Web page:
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This review is from: The Hero with a Thousand Faces (Paperback)
"A hero is someone who has given himself to something bigger than, or other than, himself."
That sort of definition conveys the wide applicability of "the hero cycle" articulated by Campbell. His influence on George Lucas' Star Wars films is, of course, well-known.
Campbell's thrust is to blur the distinction between established religious orthodoxy and mythology. He bluntly states that "all religions are true for their time; they are true as metaphorical representations of the range of human psychological and spiritual experience".
The very substantial influence of Carl Gustav Jung is felt throughout Campbell's work. Religious ideas are METAPHORS. When one becomes "stuck to one's metaphor", one misses the point of religion, which is - to awaken one to the presence of these forces within oneself, and instead becomes embroiled in creedbound religious formalism.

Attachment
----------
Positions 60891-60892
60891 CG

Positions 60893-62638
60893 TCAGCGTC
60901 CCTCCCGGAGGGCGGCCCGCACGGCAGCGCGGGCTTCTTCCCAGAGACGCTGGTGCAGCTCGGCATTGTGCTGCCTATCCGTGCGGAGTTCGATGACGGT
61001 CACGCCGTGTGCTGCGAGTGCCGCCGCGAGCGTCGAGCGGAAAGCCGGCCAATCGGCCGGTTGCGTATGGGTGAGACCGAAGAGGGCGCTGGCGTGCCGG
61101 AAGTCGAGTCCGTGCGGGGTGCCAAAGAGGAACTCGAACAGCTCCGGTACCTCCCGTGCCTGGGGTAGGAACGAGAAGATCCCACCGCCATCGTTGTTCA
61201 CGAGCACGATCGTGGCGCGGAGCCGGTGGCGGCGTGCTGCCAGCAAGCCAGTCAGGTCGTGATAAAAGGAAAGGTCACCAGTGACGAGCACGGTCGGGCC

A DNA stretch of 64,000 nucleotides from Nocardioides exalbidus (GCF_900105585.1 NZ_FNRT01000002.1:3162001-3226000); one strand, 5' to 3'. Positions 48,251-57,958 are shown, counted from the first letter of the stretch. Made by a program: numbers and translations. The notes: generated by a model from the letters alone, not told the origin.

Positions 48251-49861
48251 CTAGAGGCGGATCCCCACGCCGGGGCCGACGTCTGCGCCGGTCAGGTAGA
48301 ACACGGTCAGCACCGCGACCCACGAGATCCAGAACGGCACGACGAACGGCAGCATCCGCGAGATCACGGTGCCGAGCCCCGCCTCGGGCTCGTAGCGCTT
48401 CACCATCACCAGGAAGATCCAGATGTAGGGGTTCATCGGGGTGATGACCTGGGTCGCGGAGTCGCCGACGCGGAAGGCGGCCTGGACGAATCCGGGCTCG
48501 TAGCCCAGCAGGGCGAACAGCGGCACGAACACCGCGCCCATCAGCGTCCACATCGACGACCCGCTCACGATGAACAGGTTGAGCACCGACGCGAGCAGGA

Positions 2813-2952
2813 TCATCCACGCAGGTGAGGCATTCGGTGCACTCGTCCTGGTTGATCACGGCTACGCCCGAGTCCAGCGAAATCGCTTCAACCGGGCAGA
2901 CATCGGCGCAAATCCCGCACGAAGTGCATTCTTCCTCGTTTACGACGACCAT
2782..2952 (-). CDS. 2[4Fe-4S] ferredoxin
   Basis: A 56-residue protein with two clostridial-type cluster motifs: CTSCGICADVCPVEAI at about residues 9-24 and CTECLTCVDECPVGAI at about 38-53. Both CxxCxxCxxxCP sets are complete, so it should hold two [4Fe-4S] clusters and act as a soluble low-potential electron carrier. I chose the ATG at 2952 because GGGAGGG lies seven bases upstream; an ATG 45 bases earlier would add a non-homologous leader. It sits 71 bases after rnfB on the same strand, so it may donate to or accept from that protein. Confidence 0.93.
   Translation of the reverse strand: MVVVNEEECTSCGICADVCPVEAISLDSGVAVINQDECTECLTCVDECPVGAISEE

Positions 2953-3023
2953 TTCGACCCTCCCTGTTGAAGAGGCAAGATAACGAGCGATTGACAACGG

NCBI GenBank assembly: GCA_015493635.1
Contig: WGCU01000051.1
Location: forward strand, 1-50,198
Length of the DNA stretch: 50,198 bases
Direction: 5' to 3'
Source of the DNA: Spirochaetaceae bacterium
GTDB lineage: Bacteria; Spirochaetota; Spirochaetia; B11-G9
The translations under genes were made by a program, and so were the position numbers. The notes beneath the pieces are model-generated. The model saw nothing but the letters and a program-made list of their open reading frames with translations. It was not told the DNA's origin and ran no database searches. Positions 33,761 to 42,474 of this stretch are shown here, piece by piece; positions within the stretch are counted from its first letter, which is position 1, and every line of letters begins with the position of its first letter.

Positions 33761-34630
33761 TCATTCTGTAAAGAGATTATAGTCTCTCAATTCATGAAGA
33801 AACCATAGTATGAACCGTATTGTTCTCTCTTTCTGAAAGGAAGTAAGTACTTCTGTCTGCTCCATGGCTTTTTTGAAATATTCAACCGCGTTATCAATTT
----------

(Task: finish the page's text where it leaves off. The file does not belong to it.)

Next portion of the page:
Jung maintained that "religion" is a defense against a religious experience, that if one constantly projects these ideas outwardly, rather than seeking to find and elaborate them inwardly within oneself, the inner psychology is unaffected and remains barbaric.
This is a very good starting point for Campbell's work. Be certain to see "The Power of Myth" videos with Bill Moyers for an infectiously engaging introduction to comparative religion and mythology.